Central Bank Watch – Systemic Risk and The Federal Reserve

It will be a busy week for central bankers and investors alike. Up front is the risk of contagion in the financial sector from the two bank failures, Silicon Valley Bank and Silvergate Capital Corp. We have the backdrop of a more hawkish Fed Chair in the face of escalating systemic risk. How will this affect Fed policy given the massive treasury positions out there and the risk of uninsured funds? Ahead the ECB and the Bank of Indonesia will decide on the course of monetary policy. In this environment we get US inflation and retail sales data. How much damage is the Federal Reserve willing to do in the guise of controlling inflation?

We had the Biege Book last week concluding inflationary pressures remained widespread, though notably price increases moderated in many Districts. The Bank of Japan made no changes to its policy stance in Governor Kuroda’s final policy meeting. The appointment of Kazuo Ueda was confirmed by Japan’s government.

This past week we saw the Bank of Canada maintain its overnight rate at 4.50% in March 2022, as expected. The move follows the aggressive hikes at the last five meetings. The Reserve Bank of Australia raised interest rates for the tenth consecutive time on Tuesday to the highest level since May 2012. The National Bank of Poland, BCRP (Peru) and Bank Negara (Malysia) all held steady.

Central bank monetary policy decisions and market activity interest rate decisions can have a dominant effect on financial markets, fiscal policy and geopolitics. We keep an eye on key banker developments, what they mean and what is ahead.

Central Bank Weekly Analysis and Outlook – Banker dynamics are complex. There are myriad facets to analyze and contemplate.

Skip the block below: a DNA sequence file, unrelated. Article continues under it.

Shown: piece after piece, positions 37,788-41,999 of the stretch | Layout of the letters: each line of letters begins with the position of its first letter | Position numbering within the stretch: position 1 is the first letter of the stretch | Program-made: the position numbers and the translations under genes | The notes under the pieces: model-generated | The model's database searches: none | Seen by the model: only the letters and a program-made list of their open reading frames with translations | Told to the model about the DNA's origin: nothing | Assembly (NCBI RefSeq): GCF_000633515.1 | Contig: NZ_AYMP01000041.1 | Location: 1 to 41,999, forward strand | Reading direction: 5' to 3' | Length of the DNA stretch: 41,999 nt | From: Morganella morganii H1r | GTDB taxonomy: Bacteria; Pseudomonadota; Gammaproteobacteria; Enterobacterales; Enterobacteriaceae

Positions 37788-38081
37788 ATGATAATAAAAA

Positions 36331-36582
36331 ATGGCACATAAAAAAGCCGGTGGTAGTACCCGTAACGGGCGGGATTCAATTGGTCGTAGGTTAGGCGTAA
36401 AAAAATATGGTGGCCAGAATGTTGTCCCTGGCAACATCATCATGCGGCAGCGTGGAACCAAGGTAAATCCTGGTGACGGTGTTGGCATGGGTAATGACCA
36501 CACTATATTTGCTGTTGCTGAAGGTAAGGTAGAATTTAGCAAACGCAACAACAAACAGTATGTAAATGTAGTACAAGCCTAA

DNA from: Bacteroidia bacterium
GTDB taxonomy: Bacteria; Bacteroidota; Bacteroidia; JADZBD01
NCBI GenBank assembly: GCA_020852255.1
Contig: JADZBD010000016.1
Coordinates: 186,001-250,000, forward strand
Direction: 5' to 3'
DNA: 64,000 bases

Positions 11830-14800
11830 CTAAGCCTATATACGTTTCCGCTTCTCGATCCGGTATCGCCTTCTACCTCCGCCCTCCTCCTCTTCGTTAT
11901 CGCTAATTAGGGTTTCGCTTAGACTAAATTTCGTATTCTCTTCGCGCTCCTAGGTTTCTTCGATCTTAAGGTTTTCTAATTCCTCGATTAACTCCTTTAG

To say central bankers, have issues is an understatement. Already grappling with the quickest inflation in decades they now have these decisions to make, forcefully raise borrowing costs to defend currencies and risk hurting growth, spend reserves that took years to build to intervene in foreign exchange markets, or simply stand aside and let the market play out.

Central Bank Highlights This Past Week:

Most of the G10 central banks may complete their rate hike cycles around the middle of the year or earlier, the unwinding of central bank balance sheets may continue longer, depending on the damage done.

This week’s central bank main events included:

  • Fed Chair Powell’s testimony before the Senate Banking Committee. “Although inflation has been moderating in recent months, the process of getting inflation back down to 2 percent has a long way to go and is likely to be bumpy. As I mentioned, the latest economic data have come in stronger than expected, which suggests that the ultimate level of interest rates is likely to be higher than previously anticipated. If the totality of the data were to indicate that faster tightening is warranted, we would be prepared to increase the pace of rate hikes. Restoring price stability will likely require that we maintain a restrictive stance of monetary policy for some time.”
  • European Central Bank policymaker Rehn hinted at a “fairly significant” rate hike in March while ECB policymaker Centeno said that the central bank is targeting headline inflation rate instead of the core rate.
  • European Central Bank policymaker de Cos said that CPI will remain high in the short-term, but he also expects that Spain’s GDP outlook will be revised higher while the CPI forecast will be revised lower
  • Bank of England policymaker Mann expressed a concern over persistent core inflation.
  • Reserve Bank of Australia’s Governor Lowe said that the central bank is getting closer to a point where a pause in rate hikes will be appropriate.